Eventually, though, I gave up entirely. There’s only so much self-defeat a guy can take. I didn’t find out until much later that the Times runs crossword puzzles that start out easy on Monday and get progressively more difficult as the days go on, until by the weekend they’re as fiendishly, tortuously, maddeningly close to impossible as a crossword can be, so it wasn’t me. It was the puzzle. It was. That’s the story I’m sticking to.

Until this spring we only got weekend delivery, and I never picked one up in the store, so I hadn’t tried any of the weekly puzzles until last week Monday, when I turned the page, paused to look at the first few clues and thought, Hey, I know the answer to all of those, and kept on going. When I was pretty sure I could fill the top left corner, I got up out of my seat to look for a pencil. Less than an hour later, the crossword was done.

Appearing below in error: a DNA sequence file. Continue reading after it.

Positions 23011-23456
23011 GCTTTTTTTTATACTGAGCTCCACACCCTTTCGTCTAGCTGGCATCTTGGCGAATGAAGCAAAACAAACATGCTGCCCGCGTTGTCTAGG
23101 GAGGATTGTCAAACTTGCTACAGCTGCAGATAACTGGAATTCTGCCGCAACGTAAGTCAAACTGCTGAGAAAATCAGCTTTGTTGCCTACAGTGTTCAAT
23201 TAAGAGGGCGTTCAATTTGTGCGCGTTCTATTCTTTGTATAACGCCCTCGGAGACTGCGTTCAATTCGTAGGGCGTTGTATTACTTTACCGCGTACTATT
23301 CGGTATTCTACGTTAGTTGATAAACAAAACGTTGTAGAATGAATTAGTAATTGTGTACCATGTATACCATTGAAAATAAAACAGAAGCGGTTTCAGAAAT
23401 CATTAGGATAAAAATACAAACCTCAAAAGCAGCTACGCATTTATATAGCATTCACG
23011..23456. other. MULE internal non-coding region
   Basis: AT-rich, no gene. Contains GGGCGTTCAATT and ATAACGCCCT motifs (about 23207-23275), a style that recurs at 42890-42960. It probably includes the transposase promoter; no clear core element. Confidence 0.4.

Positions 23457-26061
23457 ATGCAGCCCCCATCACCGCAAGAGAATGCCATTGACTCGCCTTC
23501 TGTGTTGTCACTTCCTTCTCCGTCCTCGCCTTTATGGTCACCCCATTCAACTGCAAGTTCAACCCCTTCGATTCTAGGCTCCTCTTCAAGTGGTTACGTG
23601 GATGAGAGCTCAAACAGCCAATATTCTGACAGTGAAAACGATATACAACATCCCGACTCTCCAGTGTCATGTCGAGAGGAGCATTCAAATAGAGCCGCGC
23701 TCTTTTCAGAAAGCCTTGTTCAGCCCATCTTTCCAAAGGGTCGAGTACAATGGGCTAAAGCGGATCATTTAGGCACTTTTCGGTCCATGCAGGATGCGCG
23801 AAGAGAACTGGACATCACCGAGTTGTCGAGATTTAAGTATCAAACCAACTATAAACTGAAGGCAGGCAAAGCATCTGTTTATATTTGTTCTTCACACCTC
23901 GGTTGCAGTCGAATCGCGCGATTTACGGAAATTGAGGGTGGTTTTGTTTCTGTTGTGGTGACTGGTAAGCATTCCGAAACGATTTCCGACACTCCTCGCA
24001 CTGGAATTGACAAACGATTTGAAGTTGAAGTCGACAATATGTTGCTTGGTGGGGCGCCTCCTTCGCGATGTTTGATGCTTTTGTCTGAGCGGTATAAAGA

I’d never finished a New York Times crossword before then. I was so jazzed about it that, as soon as I got home Tuesday evening, I went ripping through the pages, looking for the next day’s crossword. Couldn’t find one. Wednesday, same deal. And again Thursday. Sadly, the Times prints crosswords on the weekend and on Monday, as it turns out. The mid-week crosswords are only available on-line, and I’m very much a guy who pencils in his word. How cruel can life be? Well, now I know.


What do you call that empty space at the top of a beer bottle? There’s already a word for it that goes back centuries, but I don’t think I heard anyone use one word consistently for it until the last five or ten years when I started hanging around beer brewers, who usually call it headspace.

The traditional name for it, going back a few centuries, is ullage. I wanted to find out where the term came from, so I looked it up in a two-volume Funk and Wagnall’s dictionary I snagged at Saint Vinnie’s a couple weeks ago for three bucks, a purchase I am still feeling well chuffed about. I have in my possession, ah, let us say, more than two dictionaries, but I digress. Ullage comes from a French word and, I have to assume, so does the clunky definition in my old dictionary: